جاء الانسحاب الأميركي من الاتفاق النووي ترجمة لهجوم معاكس يقوده ثلاثي أميركي إسرائيلي خليجي، يقوم على إنكار حقائق المواجهات السابقة، ومحاولة لصياغة معادلات بديلة، وكان عنوان هذا الهجوم على جبهتين، جبهة إقليميّة تشكلت من جهة على ترجمة الحلف الجديد بمشروع إقليميّ حمل اسم صفقة القرن لحل القضية الفلسطينية وعزل إيران عن التأثير بمساراتها، وانتهى بالتطبيع الخليجي الإسرائيلي من جهة وتوحّد الساحة الفلسطينية كمعني أول بالمواجهة، خلف شعارات المقاومة التي تدعمها إيران. من جهة موازية، كانت الجبهة الثانية دولية تشكلت على خلفية السعي لتعميم نظام العقوبات وصولاً لخنق الاقتصاد الإيراني، وفرض تفاوض جديد بشروط جديدة عليها، وكانت النتيجة من جهة تعاظم الضغوط الناتجة عن العقوبات الأميركيّة القصوى على إيران، ومن جهة موازية عزلة أميركية دولية في فرض منهج العقوبات على إيران، وفشل واسع في الحصول على دعم أمميّ لها، بما تخطى الرفض التقليدي لروسيا والصين لسياسة العقوبات، مع انضمام أوروبا إلى المصوّتين ضد الدعوة الأميركية.

في 18 تشرين الأول عام 2020، يسقط بموجب الاتفاق النووي، الحظر الأممي على السلاح بيعاً وشراء بالنسبة لإيران، بعد محاولات مستميتة فاشلة بذلتها واشنطن لتجديد الحظر، وكان واضحاً ان إيران بذلت جهوداً دبلوماسية معاكسة مع اوروبا تضمنت ضبط إيقاع المواقف الإيرانية من الاتفاق النووي بما يحفظ بقاءه كإطار دبلوماسي قانوني على قيد الحياة، وقد كانت فرصة اللقاء مع وزير الخارجية الإيرانية محمد جواد ظريف في مطلع العام بعد نهاية زيارة مفوض السياسات الخارجية في الاتحاد الأوروبي جوزف بوريل إلى طهران، مناسبة لسماع موقف إيراني عنوانه، انتظروا 18 تشرين، إنه الموعد الفاصل بين مرحلتين، والفوز الإيراني بحلول هذا الموعد وتثبيت حق إيران بسقوط حظر السلاح عنها، سيكون فاتحة مرحلة جديدة نوعيّة، يتقاطع انطلاقها زمنياً من باب الصدفة مع اقتراب الاستحقاق الرئاسي الأميركي.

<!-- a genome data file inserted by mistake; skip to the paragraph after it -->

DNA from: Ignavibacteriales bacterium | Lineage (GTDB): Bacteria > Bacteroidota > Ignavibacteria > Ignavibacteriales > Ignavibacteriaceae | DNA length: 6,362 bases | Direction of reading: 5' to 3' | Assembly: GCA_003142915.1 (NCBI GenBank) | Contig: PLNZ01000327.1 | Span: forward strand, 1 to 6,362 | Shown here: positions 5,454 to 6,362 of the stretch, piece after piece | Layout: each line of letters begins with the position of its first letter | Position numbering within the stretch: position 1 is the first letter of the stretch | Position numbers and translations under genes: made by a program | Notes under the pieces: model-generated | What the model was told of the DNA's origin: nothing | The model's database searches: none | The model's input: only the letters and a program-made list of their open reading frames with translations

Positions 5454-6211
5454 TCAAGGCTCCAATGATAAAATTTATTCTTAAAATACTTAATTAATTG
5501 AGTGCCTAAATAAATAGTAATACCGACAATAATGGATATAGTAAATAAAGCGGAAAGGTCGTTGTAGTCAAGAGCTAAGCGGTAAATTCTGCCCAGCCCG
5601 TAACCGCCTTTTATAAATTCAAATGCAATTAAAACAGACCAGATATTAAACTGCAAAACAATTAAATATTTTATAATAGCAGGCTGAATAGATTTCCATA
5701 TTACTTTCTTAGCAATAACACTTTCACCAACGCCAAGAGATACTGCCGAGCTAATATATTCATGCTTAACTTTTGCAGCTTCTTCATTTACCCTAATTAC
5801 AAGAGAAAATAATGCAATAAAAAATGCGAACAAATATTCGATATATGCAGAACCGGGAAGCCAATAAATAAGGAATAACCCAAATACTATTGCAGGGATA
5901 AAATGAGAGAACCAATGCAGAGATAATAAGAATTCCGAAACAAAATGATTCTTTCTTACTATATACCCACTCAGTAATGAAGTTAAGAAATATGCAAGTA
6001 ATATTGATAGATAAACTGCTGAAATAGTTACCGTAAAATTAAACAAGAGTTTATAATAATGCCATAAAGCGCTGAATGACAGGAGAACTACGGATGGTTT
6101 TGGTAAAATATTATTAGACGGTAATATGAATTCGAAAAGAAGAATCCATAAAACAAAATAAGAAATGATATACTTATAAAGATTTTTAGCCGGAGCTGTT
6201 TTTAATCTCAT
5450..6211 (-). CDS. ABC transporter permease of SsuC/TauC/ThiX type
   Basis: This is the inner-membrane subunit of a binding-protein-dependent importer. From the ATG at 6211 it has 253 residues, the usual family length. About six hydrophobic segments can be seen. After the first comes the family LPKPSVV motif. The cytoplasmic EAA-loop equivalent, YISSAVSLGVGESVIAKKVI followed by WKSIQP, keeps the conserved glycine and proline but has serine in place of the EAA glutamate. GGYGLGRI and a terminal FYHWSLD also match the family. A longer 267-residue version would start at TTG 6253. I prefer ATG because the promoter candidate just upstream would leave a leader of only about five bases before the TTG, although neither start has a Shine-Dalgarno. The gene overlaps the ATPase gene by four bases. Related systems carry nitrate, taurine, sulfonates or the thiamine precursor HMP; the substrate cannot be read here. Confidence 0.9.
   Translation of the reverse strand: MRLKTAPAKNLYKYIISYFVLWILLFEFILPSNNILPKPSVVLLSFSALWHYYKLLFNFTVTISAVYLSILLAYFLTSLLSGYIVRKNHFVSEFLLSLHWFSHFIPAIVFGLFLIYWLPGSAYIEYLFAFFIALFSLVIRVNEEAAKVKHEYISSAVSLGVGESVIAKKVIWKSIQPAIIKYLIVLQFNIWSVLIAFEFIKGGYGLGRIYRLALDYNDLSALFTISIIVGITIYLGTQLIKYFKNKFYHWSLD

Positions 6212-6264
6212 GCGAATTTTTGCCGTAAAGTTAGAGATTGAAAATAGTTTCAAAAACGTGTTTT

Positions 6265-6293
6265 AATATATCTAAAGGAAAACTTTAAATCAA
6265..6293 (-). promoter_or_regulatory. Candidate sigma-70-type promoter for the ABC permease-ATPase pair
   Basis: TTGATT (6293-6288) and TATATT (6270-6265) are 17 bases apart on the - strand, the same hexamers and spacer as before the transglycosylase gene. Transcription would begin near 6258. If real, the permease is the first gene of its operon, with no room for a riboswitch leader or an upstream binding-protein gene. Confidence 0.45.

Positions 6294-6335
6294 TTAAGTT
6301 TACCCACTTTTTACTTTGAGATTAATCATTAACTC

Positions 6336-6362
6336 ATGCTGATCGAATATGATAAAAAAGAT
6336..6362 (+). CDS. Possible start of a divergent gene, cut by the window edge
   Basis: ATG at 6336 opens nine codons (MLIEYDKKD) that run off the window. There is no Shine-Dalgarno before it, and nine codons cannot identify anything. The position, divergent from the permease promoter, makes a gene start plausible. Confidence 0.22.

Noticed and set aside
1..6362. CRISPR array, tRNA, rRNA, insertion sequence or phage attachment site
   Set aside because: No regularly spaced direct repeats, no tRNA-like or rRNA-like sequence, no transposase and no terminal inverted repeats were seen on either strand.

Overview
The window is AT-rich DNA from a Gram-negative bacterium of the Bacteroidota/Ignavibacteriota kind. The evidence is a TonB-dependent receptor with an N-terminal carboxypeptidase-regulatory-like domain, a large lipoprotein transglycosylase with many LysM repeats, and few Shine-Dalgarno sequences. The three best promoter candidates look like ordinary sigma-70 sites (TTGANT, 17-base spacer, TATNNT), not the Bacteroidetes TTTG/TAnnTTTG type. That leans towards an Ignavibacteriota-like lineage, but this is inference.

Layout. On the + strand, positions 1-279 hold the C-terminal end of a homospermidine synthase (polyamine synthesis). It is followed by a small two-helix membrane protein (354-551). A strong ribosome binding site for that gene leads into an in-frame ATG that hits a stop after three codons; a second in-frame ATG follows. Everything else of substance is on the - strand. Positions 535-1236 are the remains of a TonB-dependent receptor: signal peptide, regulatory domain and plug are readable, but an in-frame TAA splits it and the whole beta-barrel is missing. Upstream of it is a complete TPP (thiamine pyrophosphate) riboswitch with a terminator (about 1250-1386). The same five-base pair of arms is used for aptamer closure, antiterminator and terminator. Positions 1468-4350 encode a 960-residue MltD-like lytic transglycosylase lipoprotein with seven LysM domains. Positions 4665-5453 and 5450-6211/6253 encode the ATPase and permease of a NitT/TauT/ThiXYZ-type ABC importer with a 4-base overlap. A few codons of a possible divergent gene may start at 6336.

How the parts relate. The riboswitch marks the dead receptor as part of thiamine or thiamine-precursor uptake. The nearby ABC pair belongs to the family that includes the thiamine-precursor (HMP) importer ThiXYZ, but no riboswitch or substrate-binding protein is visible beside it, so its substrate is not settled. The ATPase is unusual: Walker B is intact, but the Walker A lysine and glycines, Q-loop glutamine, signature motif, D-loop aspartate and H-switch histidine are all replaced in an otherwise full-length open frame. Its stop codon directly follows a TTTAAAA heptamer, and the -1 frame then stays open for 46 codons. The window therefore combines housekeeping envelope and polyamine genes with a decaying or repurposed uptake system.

Phoenix and the rebirth of evil part I:

Phoenix and the rebirth of evil part I:

By Ken Leslie for the Saker Blog

The Poglavnik of the East[1]

“I know no way of judging the future but the past.”

Patrick Henry, 1765

“This time, it’s different”

Any gambler bleeding thousands of dollars at a table in Las Vegas

These days we all seem preoccupied with daily events which are taking a turn for the worse. No, not everything is “bad” but only those who are sound asleep do not hear the cold winds of war rattling the windows. My previous essay “Two clicks to midnight” has caused quite a stir with over 20000 views and hundreds of comments. I put it to you that this is not the result of my brilliant writing and analytical skills (I mean this) but the ability to express something that many people keep hidden inside—questions about the true nature of the system in which we live, their inchoate fears and half-buried memories. I believe in the cathartic power of the truth (the way I see it) and it appears that so do many others. This in itself is encouraging because it means that under layers of lies, anxieties, complexes and dogmas, there lies a good human heart capable of love and redemption. Given the current state of the world, this is the only way I know of fighting for a more hopeful tomorrow—warts and all.

Our gracious host has achieved fame (he might disagree!) through a knowledgeable and timely analysis of the Western military-political nexus that is using all its power to destroy Russia and China. His prescient and nuanced assessments of the situation in the “East” have made many of us loyal visitors and contributors to this blog. Now, I can’t hope to offer anything like the military analysis a la Saker of Andrey Martyanov. And that is just as well because they are doing an excellent job. What I can do well is to observe certain historical patterns and try to interpret them in the modern setting. As knowers say, history does not repeat itself but it rhymes. It is these “rhymes” or similarities between historical events that tell us all we need to know about the limited cognitive grasp of the human beings as well as partial predictability of human behaviour. Of course, the complexity of the systems in question precludes any confident claims but nevertheless—past is all we have and we’d better learn how to use its lessons pronto.